A career in the dental assisting field will involve continuous learning and an expansion of one’s field of knowledge. While a dental assistant’s daily schedule and responsibilities may remain fairly routine, they will constantly be exposed to new situations.

A dental assistant will treat patients from a wide variety of backgrounds and with a wide variety of health needs. They will get hands-on experience with office organization and management. It’s impossible to stagnate because one’s brain needs to absorb new information. A dental assistant that likes to continue learning throughout their life will have a bright future in a healthcare career.

Skills Needed for Success

Dental assistants have a variety of skills they’ll need to learn and practice to manage day-to-day job responsibilities. A successful dental assistant will have to pay close attention to detail and have good communication, customer service, teamwork, and organizational skills.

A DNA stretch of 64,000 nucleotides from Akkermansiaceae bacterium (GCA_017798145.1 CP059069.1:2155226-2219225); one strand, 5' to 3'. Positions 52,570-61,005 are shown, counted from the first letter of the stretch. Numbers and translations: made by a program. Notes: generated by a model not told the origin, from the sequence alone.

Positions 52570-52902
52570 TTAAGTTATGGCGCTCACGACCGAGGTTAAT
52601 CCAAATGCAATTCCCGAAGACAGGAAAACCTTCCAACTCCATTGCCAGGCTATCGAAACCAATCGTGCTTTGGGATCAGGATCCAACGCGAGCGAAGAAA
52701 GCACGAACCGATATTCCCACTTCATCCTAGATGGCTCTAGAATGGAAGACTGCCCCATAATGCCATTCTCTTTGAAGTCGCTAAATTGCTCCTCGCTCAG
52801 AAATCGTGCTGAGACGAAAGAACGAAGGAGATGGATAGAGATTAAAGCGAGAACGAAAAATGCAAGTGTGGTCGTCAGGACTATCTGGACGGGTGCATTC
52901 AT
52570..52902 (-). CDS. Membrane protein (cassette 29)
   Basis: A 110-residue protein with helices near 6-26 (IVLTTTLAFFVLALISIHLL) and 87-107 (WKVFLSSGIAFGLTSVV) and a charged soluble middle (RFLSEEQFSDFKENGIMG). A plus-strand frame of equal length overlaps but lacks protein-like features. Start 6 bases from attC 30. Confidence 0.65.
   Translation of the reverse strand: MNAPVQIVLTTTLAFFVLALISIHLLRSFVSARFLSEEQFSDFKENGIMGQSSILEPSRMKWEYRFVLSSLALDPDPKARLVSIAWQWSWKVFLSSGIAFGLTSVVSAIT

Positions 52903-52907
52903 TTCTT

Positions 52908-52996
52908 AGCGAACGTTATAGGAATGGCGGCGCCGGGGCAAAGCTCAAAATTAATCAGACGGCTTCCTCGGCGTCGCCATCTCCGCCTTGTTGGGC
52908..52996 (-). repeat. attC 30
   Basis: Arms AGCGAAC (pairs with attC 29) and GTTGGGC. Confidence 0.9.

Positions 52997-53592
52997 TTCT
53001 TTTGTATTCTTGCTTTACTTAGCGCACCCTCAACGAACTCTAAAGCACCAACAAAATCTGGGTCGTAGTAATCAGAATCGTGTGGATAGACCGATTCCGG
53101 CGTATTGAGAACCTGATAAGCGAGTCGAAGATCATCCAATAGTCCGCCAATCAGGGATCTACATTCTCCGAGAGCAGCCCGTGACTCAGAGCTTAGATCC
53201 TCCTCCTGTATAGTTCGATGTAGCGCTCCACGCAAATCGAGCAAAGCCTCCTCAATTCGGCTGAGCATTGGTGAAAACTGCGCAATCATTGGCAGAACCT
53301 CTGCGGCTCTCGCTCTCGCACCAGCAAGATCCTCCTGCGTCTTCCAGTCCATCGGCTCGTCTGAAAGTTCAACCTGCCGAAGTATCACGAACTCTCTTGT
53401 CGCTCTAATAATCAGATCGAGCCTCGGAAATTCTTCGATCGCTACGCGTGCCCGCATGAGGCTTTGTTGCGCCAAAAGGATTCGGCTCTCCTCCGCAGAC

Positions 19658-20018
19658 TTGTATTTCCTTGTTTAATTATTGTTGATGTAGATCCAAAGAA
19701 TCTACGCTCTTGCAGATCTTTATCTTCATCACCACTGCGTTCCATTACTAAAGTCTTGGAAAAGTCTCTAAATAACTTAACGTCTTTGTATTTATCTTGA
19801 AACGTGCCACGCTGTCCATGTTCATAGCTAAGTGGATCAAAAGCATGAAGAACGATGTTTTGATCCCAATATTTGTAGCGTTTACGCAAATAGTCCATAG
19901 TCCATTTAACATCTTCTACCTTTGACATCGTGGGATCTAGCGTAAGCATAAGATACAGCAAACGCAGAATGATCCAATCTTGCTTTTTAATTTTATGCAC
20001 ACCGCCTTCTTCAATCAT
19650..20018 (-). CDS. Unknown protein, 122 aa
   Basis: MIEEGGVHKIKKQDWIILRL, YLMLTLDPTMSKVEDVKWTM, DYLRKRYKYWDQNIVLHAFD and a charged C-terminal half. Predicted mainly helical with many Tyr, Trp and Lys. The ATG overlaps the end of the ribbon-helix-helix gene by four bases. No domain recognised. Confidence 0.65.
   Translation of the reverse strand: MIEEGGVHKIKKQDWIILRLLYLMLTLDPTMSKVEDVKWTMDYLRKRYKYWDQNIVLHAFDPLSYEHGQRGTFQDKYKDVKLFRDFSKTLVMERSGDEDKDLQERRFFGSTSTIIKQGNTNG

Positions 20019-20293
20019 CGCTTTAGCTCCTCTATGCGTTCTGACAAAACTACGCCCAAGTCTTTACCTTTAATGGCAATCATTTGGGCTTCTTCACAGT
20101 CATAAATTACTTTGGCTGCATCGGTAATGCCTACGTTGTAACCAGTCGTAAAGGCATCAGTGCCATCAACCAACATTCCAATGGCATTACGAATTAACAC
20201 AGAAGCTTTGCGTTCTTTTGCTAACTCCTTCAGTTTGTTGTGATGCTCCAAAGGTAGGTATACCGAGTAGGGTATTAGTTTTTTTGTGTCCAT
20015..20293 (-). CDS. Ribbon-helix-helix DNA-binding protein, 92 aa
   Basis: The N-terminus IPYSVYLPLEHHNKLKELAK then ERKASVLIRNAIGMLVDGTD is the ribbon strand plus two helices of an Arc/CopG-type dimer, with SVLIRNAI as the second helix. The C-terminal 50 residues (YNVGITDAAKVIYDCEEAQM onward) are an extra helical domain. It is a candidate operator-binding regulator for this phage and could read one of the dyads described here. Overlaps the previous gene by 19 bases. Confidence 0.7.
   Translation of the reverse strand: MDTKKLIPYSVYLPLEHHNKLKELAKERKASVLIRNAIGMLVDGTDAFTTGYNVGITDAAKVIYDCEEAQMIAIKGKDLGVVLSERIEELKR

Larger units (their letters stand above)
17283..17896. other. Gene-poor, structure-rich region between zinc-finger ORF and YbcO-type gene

Attention to Detail

Attention to detail is an essential skill for every aspect of this position. A dental assistant needs to make sure sanitization and other health procedures are followed correctly. The dental assistant also needs to be accurate when recording patient information, administering tests, and inputting data into the computer.

Communication

Good communication skills are an essential part of being a dental assistant. Not only will a dental assistant communicate with the dentists to get their instructions, but they’ll also interact with patients, office suppliers, and insurance companies.

The dental assistant will need to know how to ask questions to ensure that they understand the dentist’s instructions. When talking to patients, a dental assistant will need to understand and clearly communicate procedures, health conditions, and treatments.